The article is with David for ME magazine but i don't know when, or if it will be published. If you do need any advance information then please let me know and I can e-mail to you.

All the best, John

Thread: Cleaning up castings
08/02/2012 15:13:40
OK, thanks guys. I ended up getting the really rough high bits off with a small grinding wheel in an electric drill (outdoors mounted on a Workmate) and for general smoothing I tried out my two sets of Dremmel style grinding/polishing kits, just to see how they performed. One was low power and kept stopping under load and the other had decent power but a very poor button arrangement to stop the chuck turning whilst tightening on a tool, result....the tool kept working out. It did however prove to me that this approach was what I needed and so I have splashed out on a Dremmel 4000 kit which, so far, is excellent.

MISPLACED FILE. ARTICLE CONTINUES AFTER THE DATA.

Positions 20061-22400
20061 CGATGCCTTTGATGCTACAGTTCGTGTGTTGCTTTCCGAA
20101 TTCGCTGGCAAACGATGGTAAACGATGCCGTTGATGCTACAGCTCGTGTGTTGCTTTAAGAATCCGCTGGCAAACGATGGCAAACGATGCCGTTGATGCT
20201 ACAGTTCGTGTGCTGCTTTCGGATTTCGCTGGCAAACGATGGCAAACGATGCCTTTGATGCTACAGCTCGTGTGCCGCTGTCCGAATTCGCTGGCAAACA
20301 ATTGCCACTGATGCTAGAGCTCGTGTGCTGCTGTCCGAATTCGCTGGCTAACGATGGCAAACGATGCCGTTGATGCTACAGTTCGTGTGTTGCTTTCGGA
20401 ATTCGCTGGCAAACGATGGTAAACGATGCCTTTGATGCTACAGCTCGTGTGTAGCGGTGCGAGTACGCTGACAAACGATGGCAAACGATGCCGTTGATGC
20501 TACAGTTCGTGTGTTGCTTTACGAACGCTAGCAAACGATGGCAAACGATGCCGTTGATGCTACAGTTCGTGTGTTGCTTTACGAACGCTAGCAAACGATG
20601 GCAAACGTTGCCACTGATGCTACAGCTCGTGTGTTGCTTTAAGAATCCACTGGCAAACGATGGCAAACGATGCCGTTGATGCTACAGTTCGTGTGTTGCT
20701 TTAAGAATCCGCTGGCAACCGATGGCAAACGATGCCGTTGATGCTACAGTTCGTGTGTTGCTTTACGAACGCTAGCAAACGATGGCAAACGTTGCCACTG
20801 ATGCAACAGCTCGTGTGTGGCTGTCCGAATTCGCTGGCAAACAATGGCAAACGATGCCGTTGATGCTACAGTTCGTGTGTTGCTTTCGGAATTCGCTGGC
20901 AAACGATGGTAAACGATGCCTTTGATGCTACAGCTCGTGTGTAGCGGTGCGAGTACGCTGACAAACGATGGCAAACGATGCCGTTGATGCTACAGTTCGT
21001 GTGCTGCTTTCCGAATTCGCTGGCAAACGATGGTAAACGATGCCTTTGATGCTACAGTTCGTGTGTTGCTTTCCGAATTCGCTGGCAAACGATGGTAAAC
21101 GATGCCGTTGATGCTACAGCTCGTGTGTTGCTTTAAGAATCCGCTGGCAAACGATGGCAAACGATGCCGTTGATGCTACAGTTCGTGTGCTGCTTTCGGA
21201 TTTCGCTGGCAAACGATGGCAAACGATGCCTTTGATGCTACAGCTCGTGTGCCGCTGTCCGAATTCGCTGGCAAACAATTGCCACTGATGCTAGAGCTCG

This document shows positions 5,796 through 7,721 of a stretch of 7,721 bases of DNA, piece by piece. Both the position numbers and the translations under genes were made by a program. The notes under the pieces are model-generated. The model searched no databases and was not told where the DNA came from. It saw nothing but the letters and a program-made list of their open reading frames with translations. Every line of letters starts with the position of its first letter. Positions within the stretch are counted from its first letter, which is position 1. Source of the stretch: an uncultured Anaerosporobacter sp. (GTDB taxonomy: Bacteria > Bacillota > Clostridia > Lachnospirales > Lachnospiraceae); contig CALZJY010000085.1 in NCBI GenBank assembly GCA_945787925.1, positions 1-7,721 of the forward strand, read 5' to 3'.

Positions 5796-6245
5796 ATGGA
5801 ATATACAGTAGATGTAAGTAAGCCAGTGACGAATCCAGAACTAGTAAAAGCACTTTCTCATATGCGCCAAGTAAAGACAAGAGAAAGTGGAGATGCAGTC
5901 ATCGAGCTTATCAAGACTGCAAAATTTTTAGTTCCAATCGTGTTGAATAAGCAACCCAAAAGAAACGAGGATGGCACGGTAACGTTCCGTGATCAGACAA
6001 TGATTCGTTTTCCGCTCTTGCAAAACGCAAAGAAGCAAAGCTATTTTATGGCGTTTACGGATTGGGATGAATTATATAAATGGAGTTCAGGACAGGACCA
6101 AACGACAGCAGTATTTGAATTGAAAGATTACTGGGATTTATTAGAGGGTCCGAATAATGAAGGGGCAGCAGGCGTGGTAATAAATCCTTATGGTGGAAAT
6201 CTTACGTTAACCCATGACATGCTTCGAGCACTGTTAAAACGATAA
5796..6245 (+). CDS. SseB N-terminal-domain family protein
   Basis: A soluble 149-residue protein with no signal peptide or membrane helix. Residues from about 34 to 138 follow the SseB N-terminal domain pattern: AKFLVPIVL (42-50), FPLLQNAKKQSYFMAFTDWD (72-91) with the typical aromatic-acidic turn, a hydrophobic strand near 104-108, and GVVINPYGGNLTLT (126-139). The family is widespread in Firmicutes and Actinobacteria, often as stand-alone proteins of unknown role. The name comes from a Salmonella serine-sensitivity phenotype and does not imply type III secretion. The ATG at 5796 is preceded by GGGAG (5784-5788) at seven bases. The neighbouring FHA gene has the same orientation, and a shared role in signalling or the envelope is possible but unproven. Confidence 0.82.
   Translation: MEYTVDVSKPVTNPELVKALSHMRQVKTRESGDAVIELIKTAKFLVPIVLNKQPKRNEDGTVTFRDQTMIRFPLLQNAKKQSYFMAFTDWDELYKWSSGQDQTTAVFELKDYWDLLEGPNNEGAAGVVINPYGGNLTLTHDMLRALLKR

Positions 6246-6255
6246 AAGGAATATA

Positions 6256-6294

I considered leaving the castings in the rough for authenticity and realised that a totally smooth finish may look a bit out of place so I have gone somewhere in between, the resulting painted look is, in my opinion about right.
 
Thanks again for all the advice. Now I'm battling with turning the darn'd flywheels!!
 
John
Thread: Mig Welder Caught Fire
08/02/2012 14:25:50
If it's just a bush then I understand one can get machinable ceramic from (I believe) RS Components. I have made many insulation components in the past from Tufnol which is a woven fibre material rather like paxolin but not brittle and easy to machine.
 
Hope this helps - John
Thread: Cleaning up castings
18/01/2012 11:07:28
Many thanks to one and all, you have given me several good ideas to go at and it's a real help to know what others do. It looks like I don't need to chuck money at it really so that can be kept for something else.